Another possible explanation for these unsupported claims emerged at the hearing. Chairman Lynch asked a witness if her union members would be willing to accept the Veterans Affairs formulary in order to get the VA drug prices that depend on formulary restrictions. This scheme is not in the proposed legislation but is probably the only conceivable basis for these grandiose claims of waste. It is hard to believe, however, that Congress would seriously consider such a draconian limitation on federal employee choices of medicines.
It is not true, as Balto claims, that this bill “simply imposes reasonable disclosure requirements so the [FEHBP] can better monitor and reduce its prescription drug spending.” The bill would debar CVS Caremark and other firms that combine PBM and pharmacy functions from contracting with any FEHBP plan and would prohibit health-based drug substitution recommendations that did not lower costs. It would also require payment at whatever prices manufacturers charged, would impede the collection and dissemination of information on drug utilization to the Food and Drug Administration and the National Institutes of Health, would have OPM set dispensing fees for FEHBP sales in every pharmacy in America, and would impose an immense array of paperwork burdens on manufacturers, PBMs, and pharmacies.
The net effect of these restrictions would be to reduce competition (many PBMs would not or could not bid on FEHBP plan contracts), to raise manufacturer prices to all purchasers including the VA, and in these and other ways to raise prescription drug costs in the FEHBP. OPM, an agency without any competence or expertise in wholesale or retail prescription drug management or in administering national price controls, would administer all these functions.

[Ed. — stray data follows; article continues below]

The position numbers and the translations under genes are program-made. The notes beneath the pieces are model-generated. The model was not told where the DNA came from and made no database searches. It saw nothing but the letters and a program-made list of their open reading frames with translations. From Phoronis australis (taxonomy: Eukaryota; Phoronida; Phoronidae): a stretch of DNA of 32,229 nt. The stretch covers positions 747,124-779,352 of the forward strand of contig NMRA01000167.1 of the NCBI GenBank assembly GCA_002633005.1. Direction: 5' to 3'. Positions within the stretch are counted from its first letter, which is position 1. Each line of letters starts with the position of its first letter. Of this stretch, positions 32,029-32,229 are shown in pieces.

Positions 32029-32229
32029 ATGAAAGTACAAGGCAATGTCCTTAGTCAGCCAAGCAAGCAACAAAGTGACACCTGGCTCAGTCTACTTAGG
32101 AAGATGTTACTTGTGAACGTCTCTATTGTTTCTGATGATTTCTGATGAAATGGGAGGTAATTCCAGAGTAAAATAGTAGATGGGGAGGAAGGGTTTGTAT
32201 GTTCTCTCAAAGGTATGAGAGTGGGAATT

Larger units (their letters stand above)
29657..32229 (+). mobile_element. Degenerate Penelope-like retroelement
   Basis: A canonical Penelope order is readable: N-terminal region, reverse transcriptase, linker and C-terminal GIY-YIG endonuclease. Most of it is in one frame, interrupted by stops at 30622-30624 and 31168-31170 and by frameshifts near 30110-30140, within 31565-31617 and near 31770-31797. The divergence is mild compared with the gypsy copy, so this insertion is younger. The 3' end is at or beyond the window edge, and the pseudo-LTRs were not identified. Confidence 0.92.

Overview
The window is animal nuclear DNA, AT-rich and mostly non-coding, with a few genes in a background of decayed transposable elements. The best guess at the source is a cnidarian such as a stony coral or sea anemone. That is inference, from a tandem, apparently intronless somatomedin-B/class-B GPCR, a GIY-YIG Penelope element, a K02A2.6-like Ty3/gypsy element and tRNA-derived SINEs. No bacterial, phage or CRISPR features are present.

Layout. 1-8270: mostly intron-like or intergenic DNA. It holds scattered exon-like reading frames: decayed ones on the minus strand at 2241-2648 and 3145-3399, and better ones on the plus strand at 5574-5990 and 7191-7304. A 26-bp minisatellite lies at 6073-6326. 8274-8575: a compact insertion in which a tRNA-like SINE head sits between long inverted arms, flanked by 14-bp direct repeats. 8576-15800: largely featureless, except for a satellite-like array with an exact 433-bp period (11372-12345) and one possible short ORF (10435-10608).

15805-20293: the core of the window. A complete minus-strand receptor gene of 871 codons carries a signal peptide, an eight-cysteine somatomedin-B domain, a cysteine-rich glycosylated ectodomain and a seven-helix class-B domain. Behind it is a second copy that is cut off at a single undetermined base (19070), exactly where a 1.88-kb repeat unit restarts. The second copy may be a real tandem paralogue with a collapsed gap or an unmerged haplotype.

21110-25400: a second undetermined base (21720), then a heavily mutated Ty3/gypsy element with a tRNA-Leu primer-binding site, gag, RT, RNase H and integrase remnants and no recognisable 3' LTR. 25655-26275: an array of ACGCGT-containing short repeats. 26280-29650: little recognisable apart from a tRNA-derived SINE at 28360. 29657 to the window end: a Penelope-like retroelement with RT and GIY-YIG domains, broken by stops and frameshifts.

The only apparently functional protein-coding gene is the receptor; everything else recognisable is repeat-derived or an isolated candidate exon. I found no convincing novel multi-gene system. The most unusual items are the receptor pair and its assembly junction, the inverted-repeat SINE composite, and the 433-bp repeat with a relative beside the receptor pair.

The bill is antithetical to the program design of the FEHBP and of the Medicare Part D and Medicare Advantage programs modeled after the FEHBP. In these programs, plans compete for consumers. They compete on the basis of service, benefits and cost. If they are unable to control costs effectively, they lose business and profits. Since the Part D plans use the same mechanisms as the FEHBP (e.g., encouraging generic substitution), and many of the same firms participate as plans or PBM contractors to plans, the notion that this model is broken or flawed is rebutted by the amazing performance of the Part D program in reducing drug costs from original projections.
My recent evaluation of the Medicare and FEHBP programs shows that the FEHBP has outperformed original Medicare in cost control (and many other ways) over five decades. Abandoning this proven model of consumer-driven competition for a set of price controls administered by the government’s human resources agency, based on speculative assertions of waste rather than real evidence, seems as feckless a “reform” as could be imagined.
Walton Francis is the author of “Putting Medicare Consumers in Charge: Lessons from the FEHBP,” published by the American Enterprise Institute. He has been the principal author of the annual “CHECKBOOK’s Guide to Health Plans for Federal Employees” for 30 years. These views are his, not those of AEI or Washington Consumers CHECKBOOK. His detailed analysis of H.R. 4489 is at rxroundtable.org/commentary.html.